Lastly, as an added boost to ROI, all nonprofits can often negotiate or take advantage of valuable savings by simply asking the company that offers the product or service the nonprofit needs if the company provides associated discounts for nonprofit organizations. For example, many software companies offers special discounts for nonprofits. You never know, unless you ask.
Lesson Three: Leverage community/social media applications
Since nonprofits and trade associations are built around communities passionate about a cause or an issue, the convergence of social media and content management provides nonprofits with the perfect environment to leverage their key traditional strengths. Long before there were blogs and tweets, community-based applications like discussion boards, chats and calendaring had already become indispensable community-building tools for businesses. The whole promise of social media is to facilitate collaboration and sharing within a community of interest, in effect, harnessing the collective intelligence of the users.
Nonprofits looking to adopt social media applications should first consider implementing proven community tools. Community-based forums are particularly beneficial to nonprofits for program support, event planning, online training and fundraising. Nonprofits can realize the strength of a community when they empower users to share, interact and participate.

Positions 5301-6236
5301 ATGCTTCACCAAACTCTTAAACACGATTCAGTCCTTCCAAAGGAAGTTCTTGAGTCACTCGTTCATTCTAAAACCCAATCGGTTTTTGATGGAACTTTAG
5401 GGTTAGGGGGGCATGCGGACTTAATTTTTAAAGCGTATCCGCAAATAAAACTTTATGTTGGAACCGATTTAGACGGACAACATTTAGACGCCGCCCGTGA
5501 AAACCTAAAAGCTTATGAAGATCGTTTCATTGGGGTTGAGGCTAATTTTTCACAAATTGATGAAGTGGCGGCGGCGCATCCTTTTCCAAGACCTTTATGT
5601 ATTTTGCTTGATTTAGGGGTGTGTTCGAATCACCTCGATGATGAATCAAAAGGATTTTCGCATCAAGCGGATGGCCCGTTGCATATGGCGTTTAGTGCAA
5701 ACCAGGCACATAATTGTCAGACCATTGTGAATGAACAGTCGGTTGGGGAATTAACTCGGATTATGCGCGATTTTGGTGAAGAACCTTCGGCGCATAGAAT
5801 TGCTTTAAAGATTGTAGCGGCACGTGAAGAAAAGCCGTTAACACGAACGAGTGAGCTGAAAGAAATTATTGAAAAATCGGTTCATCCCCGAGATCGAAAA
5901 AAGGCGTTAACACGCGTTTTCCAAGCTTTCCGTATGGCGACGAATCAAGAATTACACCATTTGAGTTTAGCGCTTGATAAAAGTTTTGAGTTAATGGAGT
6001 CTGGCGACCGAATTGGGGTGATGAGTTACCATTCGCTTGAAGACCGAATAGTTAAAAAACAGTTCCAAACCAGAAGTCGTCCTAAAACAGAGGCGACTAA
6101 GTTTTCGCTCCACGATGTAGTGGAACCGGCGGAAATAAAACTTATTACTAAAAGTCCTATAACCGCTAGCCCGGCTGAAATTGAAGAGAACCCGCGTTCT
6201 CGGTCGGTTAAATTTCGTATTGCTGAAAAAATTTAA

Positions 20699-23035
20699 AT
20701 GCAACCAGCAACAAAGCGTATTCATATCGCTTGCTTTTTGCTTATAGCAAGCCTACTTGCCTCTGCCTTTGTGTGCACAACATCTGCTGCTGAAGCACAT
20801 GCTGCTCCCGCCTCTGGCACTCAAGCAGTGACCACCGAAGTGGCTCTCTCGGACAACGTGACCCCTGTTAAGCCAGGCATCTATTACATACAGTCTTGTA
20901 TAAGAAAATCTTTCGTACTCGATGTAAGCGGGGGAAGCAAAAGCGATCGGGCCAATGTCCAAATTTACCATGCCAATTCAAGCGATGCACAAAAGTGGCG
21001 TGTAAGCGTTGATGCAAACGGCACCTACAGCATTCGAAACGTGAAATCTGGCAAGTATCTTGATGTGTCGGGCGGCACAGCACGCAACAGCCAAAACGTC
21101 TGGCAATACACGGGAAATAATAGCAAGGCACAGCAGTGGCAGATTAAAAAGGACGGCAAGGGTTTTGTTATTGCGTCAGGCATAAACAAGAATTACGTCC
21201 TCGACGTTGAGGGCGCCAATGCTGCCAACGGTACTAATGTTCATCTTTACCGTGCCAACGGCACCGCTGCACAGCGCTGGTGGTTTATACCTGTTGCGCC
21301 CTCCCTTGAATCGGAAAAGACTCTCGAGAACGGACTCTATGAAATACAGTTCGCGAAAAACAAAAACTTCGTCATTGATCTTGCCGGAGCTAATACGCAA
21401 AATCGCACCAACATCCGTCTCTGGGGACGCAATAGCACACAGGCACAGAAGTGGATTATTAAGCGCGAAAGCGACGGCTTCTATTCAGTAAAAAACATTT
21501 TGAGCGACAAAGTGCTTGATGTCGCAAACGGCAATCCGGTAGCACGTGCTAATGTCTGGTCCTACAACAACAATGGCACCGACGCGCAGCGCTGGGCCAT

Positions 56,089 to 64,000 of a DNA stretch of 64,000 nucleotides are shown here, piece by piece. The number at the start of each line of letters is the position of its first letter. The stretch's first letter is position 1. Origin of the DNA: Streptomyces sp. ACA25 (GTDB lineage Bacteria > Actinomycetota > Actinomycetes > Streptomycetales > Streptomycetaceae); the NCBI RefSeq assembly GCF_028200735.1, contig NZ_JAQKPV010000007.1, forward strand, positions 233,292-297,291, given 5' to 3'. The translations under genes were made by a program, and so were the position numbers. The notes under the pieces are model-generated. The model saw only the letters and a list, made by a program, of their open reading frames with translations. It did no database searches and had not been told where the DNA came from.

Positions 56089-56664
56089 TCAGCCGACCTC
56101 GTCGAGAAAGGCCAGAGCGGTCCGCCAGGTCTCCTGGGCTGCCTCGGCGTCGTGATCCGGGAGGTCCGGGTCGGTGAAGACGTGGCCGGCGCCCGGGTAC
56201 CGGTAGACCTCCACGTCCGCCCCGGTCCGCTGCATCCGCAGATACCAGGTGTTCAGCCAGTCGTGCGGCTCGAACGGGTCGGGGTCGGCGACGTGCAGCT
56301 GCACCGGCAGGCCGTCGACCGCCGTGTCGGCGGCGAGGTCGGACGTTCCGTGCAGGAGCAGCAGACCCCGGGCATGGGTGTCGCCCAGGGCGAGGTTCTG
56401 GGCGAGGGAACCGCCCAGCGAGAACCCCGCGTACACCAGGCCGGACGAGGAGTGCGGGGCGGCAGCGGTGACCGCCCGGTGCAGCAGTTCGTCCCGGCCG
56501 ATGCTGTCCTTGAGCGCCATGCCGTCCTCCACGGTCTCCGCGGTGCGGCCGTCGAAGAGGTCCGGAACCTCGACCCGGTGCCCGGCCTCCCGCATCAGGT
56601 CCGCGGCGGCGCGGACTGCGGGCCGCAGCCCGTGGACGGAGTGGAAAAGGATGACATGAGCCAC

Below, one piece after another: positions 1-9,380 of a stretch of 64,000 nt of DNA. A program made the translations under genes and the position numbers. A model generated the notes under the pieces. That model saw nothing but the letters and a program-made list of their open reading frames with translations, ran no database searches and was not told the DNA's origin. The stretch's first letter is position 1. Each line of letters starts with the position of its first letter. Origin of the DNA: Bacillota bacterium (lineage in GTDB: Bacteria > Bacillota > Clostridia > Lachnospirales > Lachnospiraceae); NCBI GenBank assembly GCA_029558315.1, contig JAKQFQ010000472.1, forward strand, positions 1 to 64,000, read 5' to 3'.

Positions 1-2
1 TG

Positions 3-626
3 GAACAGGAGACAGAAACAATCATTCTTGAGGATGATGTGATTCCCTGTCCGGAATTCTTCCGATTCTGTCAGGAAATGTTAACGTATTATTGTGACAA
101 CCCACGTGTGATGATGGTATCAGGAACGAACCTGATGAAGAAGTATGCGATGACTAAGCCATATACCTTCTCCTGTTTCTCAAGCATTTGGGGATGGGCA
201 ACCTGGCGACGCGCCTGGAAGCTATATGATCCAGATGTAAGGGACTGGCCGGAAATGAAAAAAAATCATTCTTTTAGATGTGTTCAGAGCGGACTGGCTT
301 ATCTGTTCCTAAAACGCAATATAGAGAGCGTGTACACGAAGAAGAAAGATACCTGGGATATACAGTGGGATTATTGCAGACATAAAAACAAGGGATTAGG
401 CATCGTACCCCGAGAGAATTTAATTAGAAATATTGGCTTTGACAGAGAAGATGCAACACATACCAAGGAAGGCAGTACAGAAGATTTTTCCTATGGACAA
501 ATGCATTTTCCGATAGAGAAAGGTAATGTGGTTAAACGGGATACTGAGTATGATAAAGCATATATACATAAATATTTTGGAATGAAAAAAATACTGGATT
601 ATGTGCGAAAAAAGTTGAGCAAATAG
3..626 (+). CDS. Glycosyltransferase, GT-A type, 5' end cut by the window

For example, the Oncology Nursing Society (ONS) has built over 250 chapter- and special-interest sites to support its active membership. These sites have grown and become more interactive over time as ONS has received feedback from members, implemented changes and re-launched the sites. ONS did not require additional resources or funding to accomplish its vision: The Company chose a flexible and feature-rich solution for their web site, then leveraged the community features to engage its members socially.
Lesson Four: Vision comes from leadership
In the for-profit world, the corporate web site has been elevated from an afterthought to an essential, strategic branding and marketing vehicle to drive revenues back to the company. Creating and maintaining an effective web presence is no longer left to the technical team but has the direct attention of the organization’s leadership team.